Youth Olympics focuses on competition without conflict PDF Print E-mail
Written by JORDAN CRAVENS Sentinel Staff Writer   
Monday, 11 March 2013 09:25
Team A shouts a friendly challenge to another team during the Wood County Youth Olympics. (Photo: Shane Hughes/Sentinel-Tribune)
Her eye black ready, Rylee Ramsey stepped up to the starting line, her back foot positioned for push-off. The 4th grader at Powell Elementary then sprinted to the start of the sand pit and heaved her body through the air.
Ramsey jumped more than four feet in the long jump competition, which was part of the 15th annual Wood County Youth Olympics held at BGSU's Perry Field House on Saturday. About 500 fourth and fifth grade students who attend school in or reside in Wood County participated in the event.
"You just have to run as fast as you can and then spring off with your feet," Ramsey said of the event.
The Youth Olympics emphasizes teamwork, community support, leadership, athletics and academics. Participants competed in 11 events including: a pipeline relay where participants had to use teamwork to pass a tennis ball through pieces of PVC pipe; an obstacle course; a mental/teamwork challenge called "Turning over a new leaf;" quiz bowl; ping-pong ball toss; relay race; a team talk where participants learned moreabout their teammates; scooter slalom; long jump; plunger ball, where participants had to maneuver through traffic cones while holding a plunger with a soccer ball on top; and target toss.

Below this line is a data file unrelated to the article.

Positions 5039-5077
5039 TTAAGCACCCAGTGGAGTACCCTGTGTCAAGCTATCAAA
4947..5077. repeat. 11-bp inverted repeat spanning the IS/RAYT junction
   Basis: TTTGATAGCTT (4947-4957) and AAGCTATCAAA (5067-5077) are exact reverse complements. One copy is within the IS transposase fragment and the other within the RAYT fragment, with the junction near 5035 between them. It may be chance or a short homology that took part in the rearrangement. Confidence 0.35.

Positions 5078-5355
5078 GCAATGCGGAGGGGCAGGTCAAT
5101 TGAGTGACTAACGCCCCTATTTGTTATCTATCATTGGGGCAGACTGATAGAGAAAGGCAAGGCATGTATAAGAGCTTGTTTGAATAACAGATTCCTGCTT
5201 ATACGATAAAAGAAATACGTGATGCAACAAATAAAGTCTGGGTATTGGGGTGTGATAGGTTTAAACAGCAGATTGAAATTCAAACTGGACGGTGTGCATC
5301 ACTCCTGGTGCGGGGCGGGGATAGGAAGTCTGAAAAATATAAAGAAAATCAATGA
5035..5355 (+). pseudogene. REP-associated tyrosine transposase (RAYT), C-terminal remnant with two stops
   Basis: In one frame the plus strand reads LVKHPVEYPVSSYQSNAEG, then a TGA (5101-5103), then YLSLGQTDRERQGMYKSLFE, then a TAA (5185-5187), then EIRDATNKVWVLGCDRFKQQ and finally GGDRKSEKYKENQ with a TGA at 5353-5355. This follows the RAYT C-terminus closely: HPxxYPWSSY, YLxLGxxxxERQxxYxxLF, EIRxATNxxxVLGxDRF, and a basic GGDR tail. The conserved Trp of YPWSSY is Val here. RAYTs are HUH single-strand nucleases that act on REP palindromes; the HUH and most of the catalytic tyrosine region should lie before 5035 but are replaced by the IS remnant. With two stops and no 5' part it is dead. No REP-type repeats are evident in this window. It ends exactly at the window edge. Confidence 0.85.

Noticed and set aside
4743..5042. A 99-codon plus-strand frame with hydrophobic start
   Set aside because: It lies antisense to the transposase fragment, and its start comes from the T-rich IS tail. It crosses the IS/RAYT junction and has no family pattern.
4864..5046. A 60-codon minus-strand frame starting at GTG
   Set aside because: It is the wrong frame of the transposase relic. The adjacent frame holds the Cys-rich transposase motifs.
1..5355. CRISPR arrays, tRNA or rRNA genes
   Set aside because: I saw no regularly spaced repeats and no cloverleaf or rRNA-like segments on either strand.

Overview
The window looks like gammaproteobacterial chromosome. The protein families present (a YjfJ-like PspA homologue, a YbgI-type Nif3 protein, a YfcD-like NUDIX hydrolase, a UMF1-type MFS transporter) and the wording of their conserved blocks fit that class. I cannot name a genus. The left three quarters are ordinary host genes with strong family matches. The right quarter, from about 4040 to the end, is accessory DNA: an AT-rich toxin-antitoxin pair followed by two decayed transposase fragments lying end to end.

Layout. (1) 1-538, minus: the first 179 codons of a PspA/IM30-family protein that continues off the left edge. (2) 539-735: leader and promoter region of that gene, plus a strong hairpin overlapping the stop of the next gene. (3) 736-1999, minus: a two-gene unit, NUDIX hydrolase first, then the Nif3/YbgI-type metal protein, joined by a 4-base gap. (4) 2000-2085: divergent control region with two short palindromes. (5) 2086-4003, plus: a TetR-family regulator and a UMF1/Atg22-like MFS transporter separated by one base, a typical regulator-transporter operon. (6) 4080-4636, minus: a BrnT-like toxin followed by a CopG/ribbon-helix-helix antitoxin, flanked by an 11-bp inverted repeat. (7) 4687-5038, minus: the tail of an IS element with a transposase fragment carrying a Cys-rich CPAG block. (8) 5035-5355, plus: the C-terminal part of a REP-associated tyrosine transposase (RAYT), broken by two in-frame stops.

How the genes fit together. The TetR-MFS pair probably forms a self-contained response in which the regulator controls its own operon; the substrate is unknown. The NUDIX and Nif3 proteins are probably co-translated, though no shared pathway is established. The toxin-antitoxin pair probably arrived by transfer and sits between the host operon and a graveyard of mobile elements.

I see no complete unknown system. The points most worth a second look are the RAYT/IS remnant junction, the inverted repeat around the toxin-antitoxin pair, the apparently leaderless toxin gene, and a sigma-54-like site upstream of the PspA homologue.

Gabe Wagner ,10, competes in a long jump event as other kids cheer him on during the Wood County Youth Olympics.
"The theme of the Youth Olympics is competition without conflict," said Paul Dobson, Wood County Prosecutor and chair of the event. "It's not just all about athletics. This gives the kids an opportunity to shine in their area."
Hadden Rodgers, a fifth-grader at Rossford's Glenwood Elementary shined in the obstacle course event.
Rodgers made quick work of the tires, dove head first into the tunnel, sailed the soccer ball into the back of the net, hopped the hurdles, traversed down the ramp and sprinted back to the starting line.
"At first, the tires were really hard and the tunnel was a little bit longer than I thought," Rodgers said.
"You have to get as much speed up as you can going through the hurdles so you can get over the ramp. On the way back, you just have to run as hard as you can," he said.
Team cheers and chants, encouragement by volunteers, parents and teammates were a constant throughout the event.
"You don't look like you are ready to take on quiz bowl. Are you ready to take on quiz bowl," Dobson shouted at one of the teams.
They responded with an enthusiastic "Yeah!"
In addition to the 500 participants and their families, the event also brings together 200 community volunteers including elected officials, Wood County employees, school employees, law enforcement personnel and others.
"What better way to show the kids how much their community supports them," Dobson said.
Last Updated on Monday, 11 March 2013 09:31

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